Kiang got told off by En Peng’s dad for wearing a cap while praying. Caught En Peng’s dad in action Haha.

Burning offerings


It’s our turn to organise CNY dinner with my sisters and their family. We had steamboat again.

Group picture taken with my camera phone. I broke my dSLR after I fell off the tripod! ARGH

It was a rather happening Chinese New Year. The year of the Horse will certainly bring joy, luck and happiness. HUAT AH!!

The year 2013 at a glance

2013 had been a good year. My practice was doing well. My book got published. I don’t remember any bad thing that happened that is worth a mention here.

The Firm

I had more work than last year. I don’t have many litigation cases but I managed to defend a patent infringement case in the High Court and successfully defended it in the Court of Appeal.

I also managed to get some large corporations as my clients. I think my ability is win work is not due to my media features but based on my reliability and likability. I always return calls, emails and messages within 24 hours. I am contactable 24/7. I am easy with my clients and not calculative. I will do what I promised. I think these are the keys of winning clients. Media features and articles are just a method to increase leads and educate potential clients and clients of my skills.

This year also marks the departure of my partner, Dymphna, to greener pastures. My previous intern, Chia Ann, rejoined me as an intern after her return from UK for her studies.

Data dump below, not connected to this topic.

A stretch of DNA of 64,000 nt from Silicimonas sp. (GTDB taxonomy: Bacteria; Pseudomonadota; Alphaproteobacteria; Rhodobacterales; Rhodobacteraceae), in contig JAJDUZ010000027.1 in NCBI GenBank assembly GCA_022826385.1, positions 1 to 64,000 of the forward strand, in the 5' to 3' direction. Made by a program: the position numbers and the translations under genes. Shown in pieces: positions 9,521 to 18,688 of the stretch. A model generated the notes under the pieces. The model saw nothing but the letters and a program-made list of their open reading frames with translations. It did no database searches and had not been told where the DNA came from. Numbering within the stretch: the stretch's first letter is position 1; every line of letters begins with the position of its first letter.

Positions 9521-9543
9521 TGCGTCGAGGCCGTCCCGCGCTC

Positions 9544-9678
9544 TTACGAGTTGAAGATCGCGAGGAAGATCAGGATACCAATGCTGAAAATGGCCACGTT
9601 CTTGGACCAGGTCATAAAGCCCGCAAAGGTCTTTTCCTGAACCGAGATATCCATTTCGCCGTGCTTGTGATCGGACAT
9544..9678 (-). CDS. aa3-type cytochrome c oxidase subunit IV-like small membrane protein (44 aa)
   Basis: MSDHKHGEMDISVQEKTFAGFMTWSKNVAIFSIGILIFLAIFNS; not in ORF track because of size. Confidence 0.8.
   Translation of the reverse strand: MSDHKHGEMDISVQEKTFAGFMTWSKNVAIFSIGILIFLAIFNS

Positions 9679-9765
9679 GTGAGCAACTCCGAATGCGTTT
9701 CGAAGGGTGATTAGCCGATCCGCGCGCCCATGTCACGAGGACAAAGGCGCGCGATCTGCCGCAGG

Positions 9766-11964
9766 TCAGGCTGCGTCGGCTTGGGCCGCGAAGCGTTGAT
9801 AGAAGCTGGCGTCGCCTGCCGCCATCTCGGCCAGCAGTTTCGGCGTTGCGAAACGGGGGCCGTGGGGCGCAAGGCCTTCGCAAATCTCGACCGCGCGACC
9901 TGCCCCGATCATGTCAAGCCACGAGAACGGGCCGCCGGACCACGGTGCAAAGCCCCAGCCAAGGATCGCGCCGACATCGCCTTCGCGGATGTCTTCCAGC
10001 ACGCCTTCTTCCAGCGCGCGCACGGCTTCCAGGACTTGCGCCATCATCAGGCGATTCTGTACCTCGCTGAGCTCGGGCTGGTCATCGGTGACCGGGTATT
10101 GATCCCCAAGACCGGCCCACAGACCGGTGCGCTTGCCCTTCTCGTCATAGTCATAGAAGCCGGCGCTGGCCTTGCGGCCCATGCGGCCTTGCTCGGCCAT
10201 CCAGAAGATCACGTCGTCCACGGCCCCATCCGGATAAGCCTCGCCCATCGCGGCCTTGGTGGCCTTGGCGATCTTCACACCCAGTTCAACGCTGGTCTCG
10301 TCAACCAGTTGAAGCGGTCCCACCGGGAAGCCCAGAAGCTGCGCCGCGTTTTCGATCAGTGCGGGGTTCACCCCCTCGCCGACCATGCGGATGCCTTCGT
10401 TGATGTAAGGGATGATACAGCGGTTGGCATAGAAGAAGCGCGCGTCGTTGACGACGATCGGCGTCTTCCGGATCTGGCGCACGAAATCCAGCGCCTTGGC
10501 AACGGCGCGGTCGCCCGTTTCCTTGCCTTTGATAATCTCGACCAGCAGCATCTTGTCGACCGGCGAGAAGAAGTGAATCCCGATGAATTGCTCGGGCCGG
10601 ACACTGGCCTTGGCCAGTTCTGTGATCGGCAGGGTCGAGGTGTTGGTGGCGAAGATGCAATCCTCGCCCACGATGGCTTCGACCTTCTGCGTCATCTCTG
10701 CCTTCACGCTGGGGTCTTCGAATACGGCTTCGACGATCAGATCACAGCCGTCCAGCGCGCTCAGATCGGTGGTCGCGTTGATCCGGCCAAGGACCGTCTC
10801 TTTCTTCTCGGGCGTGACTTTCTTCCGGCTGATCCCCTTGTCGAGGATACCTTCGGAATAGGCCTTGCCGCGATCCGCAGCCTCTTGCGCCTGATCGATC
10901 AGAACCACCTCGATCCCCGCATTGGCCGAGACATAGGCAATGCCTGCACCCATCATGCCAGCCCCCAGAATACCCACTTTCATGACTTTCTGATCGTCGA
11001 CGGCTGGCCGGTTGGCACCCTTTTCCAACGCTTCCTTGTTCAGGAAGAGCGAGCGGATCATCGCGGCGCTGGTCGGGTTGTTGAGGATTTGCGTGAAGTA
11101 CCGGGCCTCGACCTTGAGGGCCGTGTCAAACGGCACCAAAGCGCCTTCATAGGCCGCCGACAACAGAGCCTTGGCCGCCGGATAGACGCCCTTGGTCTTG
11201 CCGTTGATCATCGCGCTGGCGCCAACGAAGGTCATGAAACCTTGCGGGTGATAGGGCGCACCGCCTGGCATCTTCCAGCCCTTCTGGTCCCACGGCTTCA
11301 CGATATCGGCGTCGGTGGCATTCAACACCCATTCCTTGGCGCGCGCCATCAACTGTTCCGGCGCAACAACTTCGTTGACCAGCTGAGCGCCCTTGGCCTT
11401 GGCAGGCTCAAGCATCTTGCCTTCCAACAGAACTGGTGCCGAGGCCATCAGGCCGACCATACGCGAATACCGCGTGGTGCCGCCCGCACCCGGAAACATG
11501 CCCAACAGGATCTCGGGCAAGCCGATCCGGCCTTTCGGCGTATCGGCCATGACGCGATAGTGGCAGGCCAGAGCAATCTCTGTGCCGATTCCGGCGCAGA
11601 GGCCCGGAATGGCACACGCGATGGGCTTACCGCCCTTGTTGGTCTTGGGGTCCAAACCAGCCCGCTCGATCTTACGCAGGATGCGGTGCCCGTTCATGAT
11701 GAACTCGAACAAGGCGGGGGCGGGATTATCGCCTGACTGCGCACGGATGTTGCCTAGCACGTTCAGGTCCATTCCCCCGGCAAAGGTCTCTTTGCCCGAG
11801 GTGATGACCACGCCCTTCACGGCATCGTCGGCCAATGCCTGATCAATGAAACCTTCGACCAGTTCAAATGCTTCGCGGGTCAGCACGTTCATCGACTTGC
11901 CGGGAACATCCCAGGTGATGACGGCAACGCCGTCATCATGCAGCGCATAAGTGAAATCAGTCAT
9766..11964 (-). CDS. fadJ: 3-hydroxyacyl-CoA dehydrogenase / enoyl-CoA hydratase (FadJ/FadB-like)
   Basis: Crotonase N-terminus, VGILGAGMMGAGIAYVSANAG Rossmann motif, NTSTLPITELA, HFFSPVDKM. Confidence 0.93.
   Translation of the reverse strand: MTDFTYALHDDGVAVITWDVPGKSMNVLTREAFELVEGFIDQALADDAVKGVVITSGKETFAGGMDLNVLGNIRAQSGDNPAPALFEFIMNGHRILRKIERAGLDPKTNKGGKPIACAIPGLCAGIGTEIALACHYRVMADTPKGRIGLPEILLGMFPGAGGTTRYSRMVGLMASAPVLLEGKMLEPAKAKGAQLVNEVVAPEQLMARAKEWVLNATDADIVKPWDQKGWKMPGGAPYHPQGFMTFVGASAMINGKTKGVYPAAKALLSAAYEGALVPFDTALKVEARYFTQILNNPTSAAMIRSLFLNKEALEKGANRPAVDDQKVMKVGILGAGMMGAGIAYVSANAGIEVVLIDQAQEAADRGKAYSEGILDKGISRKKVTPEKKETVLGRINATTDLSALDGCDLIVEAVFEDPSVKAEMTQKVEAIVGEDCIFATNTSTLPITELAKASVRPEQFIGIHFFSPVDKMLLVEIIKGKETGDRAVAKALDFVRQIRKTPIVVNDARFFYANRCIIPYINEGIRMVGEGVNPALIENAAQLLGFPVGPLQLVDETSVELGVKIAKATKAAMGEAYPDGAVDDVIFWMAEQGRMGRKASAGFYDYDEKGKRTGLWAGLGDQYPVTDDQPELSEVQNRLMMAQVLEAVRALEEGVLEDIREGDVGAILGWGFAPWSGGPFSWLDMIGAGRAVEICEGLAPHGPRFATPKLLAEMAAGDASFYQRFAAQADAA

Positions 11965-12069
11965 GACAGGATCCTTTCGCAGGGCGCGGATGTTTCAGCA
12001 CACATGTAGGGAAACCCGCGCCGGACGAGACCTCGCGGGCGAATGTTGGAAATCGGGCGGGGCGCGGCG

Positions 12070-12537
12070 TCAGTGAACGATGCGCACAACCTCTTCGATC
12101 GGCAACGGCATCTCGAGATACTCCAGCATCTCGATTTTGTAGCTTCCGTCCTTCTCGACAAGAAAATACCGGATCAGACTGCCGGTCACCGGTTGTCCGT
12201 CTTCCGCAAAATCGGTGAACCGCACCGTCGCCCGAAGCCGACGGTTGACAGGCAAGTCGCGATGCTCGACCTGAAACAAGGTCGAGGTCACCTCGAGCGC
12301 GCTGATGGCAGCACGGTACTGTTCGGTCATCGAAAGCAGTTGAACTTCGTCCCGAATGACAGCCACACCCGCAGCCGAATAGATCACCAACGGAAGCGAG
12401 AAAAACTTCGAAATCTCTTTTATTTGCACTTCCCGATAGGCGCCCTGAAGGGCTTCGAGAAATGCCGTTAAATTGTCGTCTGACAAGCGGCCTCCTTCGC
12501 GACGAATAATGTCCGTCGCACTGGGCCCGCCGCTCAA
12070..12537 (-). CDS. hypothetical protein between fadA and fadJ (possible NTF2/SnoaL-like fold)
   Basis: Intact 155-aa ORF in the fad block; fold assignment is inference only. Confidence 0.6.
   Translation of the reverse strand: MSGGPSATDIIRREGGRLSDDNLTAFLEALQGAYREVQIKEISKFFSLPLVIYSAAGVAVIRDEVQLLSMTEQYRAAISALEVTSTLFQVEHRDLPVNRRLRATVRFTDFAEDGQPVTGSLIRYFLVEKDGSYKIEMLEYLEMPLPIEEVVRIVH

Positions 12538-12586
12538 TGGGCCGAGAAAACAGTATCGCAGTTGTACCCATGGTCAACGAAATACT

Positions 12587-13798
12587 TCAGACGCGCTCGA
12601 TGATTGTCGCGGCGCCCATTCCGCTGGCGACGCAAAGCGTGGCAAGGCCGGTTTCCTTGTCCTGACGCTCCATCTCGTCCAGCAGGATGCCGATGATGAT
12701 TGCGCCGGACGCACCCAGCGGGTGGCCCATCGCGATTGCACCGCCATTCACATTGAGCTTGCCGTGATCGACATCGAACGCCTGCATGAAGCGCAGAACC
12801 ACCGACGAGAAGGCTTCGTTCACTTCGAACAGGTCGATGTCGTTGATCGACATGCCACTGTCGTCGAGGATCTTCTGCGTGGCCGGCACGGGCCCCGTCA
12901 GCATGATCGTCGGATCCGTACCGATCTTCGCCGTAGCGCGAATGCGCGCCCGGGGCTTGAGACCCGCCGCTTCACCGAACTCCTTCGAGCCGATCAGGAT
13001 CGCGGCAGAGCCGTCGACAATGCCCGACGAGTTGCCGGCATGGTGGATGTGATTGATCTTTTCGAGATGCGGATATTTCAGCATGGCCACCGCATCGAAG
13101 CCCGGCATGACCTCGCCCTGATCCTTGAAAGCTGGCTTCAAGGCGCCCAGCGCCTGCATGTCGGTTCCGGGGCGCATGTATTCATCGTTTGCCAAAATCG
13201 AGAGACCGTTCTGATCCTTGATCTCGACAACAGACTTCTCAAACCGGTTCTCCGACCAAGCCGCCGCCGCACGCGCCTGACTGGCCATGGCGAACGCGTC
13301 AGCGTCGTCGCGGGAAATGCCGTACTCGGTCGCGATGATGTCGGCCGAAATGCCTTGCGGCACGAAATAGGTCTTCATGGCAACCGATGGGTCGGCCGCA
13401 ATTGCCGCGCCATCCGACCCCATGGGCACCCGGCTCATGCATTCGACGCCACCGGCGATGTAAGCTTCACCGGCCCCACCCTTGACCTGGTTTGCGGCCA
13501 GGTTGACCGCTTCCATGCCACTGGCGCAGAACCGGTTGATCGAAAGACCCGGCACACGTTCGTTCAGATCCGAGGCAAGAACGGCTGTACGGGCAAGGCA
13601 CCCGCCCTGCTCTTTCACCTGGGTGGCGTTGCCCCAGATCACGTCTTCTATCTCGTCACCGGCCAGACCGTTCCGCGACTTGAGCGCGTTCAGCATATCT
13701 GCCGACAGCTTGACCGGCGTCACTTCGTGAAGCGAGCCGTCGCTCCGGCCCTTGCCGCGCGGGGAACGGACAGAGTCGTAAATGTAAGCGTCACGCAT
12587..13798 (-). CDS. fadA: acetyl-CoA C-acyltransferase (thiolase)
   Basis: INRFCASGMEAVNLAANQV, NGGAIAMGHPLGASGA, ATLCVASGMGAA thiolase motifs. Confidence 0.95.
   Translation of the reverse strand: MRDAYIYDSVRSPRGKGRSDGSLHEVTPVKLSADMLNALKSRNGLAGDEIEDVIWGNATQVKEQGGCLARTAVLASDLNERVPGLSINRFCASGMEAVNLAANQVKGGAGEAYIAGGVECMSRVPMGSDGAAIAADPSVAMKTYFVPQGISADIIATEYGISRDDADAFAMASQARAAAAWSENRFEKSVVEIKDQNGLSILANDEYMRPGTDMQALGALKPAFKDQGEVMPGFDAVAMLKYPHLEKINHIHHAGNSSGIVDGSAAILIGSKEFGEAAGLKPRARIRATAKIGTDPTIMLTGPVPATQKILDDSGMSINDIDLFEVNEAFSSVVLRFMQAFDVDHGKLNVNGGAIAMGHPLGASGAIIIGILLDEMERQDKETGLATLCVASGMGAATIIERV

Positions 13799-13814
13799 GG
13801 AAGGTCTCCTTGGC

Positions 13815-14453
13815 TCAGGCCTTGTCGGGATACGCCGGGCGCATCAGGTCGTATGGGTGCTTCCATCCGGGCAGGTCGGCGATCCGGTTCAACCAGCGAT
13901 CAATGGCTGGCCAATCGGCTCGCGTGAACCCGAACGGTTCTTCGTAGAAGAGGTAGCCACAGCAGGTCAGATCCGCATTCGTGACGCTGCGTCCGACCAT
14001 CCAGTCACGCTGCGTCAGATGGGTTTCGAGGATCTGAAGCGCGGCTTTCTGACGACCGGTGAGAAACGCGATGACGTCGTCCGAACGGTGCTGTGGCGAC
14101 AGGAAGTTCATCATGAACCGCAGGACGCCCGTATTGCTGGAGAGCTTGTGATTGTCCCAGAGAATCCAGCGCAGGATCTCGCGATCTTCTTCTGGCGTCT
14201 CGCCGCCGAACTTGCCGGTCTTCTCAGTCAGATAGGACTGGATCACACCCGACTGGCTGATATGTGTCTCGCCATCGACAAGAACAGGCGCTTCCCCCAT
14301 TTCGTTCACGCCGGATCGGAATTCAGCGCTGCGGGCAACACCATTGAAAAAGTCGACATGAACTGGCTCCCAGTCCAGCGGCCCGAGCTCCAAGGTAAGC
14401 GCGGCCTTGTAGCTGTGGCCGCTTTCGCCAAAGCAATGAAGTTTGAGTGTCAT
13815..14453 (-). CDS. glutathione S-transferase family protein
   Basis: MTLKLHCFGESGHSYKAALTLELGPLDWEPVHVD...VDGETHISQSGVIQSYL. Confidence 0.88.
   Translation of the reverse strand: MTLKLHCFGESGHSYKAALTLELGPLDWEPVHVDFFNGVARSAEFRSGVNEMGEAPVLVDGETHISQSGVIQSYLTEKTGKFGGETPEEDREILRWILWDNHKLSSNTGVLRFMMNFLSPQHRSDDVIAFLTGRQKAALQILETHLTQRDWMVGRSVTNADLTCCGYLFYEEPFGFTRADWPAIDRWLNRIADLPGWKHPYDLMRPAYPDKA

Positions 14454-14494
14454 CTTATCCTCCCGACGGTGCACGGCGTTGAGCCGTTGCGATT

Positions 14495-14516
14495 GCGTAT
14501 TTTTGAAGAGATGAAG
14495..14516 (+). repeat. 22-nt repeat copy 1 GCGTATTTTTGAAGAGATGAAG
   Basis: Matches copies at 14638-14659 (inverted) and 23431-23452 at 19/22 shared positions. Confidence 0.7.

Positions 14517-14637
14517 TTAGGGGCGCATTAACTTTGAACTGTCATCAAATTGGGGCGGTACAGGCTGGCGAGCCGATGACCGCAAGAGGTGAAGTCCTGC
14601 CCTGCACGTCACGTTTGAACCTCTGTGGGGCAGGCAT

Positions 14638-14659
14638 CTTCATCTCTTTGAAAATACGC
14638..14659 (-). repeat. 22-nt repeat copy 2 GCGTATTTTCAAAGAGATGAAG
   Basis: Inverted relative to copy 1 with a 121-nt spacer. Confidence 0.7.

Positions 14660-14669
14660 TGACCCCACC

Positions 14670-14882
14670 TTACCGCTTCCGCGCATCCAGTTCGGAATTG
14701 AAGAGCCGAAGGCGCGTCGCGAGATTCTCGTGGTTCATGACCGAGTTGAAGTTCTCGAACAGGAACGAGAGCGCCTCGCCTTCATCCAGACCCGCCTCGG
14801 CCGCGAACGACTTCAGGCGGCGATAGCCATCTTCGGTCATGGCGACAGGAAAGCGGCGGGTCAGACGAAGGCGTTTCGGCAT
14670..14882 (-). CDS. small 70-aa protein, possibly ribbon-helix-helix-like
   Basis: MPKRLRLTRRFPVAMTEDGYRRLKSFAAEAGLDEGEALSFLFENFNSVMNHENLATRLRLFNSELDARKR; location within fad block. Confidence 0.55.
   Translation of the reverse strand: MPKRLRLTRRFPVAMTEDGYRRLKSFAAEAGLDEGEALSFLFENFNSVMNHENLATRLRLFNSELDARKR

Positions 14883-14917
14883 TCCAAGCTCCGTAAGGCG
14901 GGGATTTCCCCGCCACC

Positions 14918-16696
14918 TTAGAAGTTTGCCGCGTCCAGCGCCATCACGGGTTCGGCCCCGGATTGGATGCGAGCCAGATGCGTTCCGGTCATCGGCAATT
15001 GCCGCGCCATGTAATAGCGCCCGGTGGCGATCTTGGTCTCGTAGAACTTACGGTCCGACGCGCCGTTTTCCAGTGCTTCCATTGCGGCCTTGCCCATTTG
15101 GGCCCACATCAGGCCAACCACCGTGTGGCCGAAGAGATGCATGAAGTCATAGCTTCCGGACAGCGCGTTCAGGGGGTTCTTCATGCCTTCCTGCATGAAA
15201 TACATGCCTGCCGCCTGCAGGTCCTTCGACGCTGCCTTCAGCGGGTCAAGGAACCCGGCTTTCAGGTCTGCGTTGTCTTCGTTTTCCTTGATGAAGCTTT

This year also marks the first time I went on a reading rampage. I’ve never enjoyed reading books until last year. I always thought I don’t need to read any books since I read case laws and contracts everyday. However, this year I read more than 20 books.

Karpal Singh’s book made the biggest impact on me. It made me rethink of the death sentence. His description of a mother dressed in black outside the prison waiting for her son to be executed was a sad thought.

Former High Court’s Judge, Ian Chin’s autobiography, “Justice Encounters”, was a good read too. This book comes with a CD of few hundred judgements written by him. The late PG Lim’s autobiography, “Kaleidoscope“, was also a good read. I love how she described her life was in the 1920s and 1930s.

I also bought some old antique books. I have a copy of a 1942 copy of Frank Swettenham’s Footprints in Malaya. His description of old Malaya is intriguing. He met Yap Ah Loy (third Kapitan of Kuala Lumpur) for a meal and he knows the guy who discovered Cameron Highlands!